EU industry and the 'carbon leakage' threat

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Fears that tighter controls on CO2 emissions in Europe will drive factories to relocate abroad has led the EU to grant sweeping exemptions for industries deemed to be at risk. Aluminium, steel, iron and cement producers are likely to benefit from the preferential regime.

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Overview

In January 2008, the European Commission proposed to revise the EU Emissions Trading Scheme (EU ETS; see EurActiv LinksDossier) for the period 2013-2020, setting out the EU's main instrument to meet its objective of reducing greenhouse gas emissions by 20% by 2020 compared to 1990 levels.

The proposal, part of a wider climate and energy 'package' of legislation, suggested capping emissions to 21% below 2005 levels by 2020 and expanding the scheme to include more industrial sectors.

Under the revised scheme, electricity producers would need to buy 100% of their CO2 emission permits at auction by 2020, for example. The Commission believes this would cause electricity prices to rise by 10-15%.

But heavy industry, including the cement, steel, aluminium and chemical sectors, argues that a tightened ETS would inflate costs to such an extent that they would be forced to move their factories and jobs beyond the EU's borders, leading to a 'leakage' of CO2 emissions without any environmental benefits.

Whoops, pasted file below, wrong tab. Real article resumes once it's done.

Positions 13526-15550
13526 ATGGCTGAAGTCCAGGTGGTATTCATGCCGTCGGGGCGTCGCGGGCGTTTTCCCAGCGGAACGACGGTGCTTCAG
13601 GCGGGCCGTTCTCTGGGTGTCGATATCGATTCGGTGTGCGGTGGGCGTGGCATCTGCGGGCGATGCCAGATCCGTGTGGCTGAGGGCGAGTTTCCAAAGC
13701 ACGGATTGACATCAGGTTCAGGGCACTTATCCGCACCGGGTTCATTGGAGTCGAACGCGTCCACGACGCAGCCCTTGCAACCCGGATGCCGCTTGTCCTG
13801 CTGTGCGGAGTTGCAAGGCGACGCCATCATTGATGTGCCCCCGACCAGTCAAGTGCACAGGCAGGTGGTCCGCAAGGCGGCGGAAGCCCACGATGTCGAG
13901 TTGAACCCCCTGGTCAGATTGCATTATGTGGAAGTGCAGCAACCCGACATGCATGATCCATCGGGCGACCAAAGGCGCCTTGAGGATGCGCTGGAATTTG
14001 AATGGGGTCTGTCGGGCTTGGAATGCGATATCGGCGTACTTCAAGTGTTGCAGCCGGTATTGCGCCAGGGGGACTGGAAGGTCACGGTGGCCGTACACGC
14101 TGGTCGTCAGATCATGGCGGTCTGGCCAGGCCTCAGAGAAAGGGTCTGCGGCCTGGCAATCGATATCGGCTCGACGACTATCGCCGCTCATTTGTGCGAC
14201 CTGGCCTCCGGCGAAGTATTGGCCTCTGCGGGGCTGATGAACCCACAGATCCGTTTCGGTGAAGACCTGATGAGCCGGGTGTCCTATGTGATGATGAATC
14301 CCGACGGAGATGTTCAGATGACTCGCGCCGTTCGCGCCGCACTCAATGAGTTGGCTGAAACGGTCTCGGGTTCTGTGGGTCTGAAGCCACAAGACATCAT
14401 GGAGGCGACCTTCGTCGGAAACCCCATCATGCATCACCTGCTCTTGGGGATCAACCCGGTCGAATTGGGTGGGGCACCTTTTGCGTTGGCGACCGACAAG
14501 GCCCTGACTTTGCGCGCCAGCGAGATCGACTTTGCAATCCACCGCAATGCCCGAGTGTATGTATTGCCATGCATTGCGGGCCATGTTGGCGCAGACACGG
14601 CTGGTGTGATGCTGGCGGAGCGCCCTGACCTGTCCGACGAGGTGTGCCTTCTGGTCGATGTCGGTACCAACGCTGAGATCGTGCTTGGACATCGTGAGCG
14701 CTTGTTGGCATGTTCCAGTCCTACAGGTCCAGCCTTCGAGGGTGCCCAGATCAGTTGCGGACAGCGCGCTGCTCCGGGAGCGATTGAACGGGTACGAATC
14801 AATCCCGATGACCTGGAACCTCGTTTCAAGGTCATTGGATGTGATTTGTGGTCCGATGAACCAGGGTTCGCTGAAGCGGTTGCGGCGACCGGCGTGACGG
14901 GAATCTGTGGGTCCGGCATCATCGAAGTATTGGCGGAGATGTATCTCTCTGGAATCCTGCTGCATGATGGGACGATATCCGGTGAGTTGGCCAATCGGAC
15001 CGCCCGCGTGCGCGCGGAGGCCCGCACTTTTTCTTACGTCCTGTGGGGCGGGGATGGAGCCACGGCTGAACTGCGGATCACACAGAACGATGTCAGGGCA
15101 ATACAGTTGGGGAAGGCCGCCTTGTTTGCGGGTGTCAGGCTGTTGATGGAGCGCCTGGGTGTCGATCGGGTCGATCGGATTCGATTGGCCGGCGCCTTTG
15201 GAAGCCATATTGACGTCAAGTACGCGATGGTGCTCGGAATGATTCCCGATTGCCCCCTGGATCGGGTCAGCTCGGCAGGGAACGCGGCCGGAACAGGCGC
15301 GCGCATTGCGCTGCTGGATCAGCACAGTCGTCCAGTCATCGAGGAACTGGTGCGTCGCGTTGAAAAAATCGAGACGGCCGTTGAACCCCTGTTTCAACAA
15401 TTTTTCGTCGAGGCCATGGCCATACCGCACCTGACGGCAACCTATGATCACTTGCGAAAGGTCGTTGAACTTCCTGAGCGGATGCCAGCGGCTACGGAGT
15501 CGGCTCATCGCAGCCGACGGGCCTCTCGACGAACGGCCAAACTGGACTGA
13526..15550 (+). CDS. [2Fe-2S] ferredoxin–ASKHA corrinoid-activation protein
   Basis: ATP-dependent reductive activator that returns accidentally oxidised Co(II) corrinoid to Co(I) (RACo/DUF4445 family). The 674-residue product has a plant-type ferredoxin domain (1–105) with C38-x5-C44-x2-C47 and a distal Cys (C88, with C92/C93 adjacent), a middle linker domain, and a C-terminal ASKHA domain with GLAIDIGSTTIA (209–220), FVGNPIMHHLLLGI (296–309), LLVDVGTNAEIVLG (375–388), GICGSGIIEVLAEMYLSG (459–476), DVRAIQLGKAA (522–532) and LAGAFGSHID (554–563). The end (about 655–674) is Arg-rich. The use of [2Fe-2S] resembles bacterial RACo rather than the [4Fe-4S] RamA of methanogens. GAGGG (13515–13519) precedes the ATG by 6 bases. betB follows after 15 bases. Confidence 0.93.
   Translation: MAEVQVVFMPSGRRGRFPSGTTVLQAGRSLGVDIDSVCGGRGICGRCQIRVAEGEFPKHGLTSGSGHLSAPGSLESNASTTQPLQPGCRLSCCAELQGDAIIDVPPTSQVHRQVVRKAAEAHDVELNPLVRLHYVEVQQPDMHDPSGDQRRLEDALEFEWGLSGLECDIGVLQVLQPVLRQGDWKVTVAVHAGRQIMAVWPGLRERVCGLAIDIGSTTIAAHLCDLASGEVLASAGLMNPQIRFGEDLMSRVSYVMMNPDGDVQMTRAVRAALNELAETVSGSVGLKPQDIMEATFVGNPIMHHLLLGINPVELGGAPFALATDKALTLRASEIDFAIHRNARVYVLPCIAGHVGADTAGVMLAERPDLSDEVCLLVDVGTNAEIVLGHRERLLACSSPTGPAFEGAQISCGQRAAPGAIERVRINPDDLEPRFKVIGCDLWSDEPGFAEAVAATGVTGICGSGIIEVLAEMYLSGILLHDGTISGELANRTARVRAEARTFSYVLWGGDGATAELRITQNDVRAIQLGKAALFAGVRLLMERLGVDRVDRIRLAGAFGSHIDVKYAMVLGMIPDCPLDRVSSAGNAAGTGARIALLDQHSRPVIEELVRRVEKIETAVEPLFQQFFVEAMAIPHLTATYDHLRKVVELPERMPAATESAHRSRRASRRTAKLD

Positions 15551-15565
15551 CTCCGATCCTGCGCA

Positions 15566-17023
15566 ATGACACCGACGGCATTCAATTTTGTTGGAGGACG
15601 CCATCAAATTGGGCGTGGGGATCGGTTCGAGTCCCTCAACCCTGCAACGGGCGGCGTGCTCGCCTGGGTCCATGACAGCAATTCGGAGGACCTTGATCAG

European cement producers, for example, warned that production could be wiped out in the EU completely. "At current CO2 prices of €25 per tonne, approximately 80% of clinker production will be offshored if no free allowances are allocated."

Such concerns have been aired particularly vociferously in Germany, which has the largest industrial base in Europe. Morevover, countries such as Poland, which rely heavily on coal for their power production, have claimed that the revised ETS would force coal-fired power stations to shut down, leading to rises in electricity prices of more than 100%.

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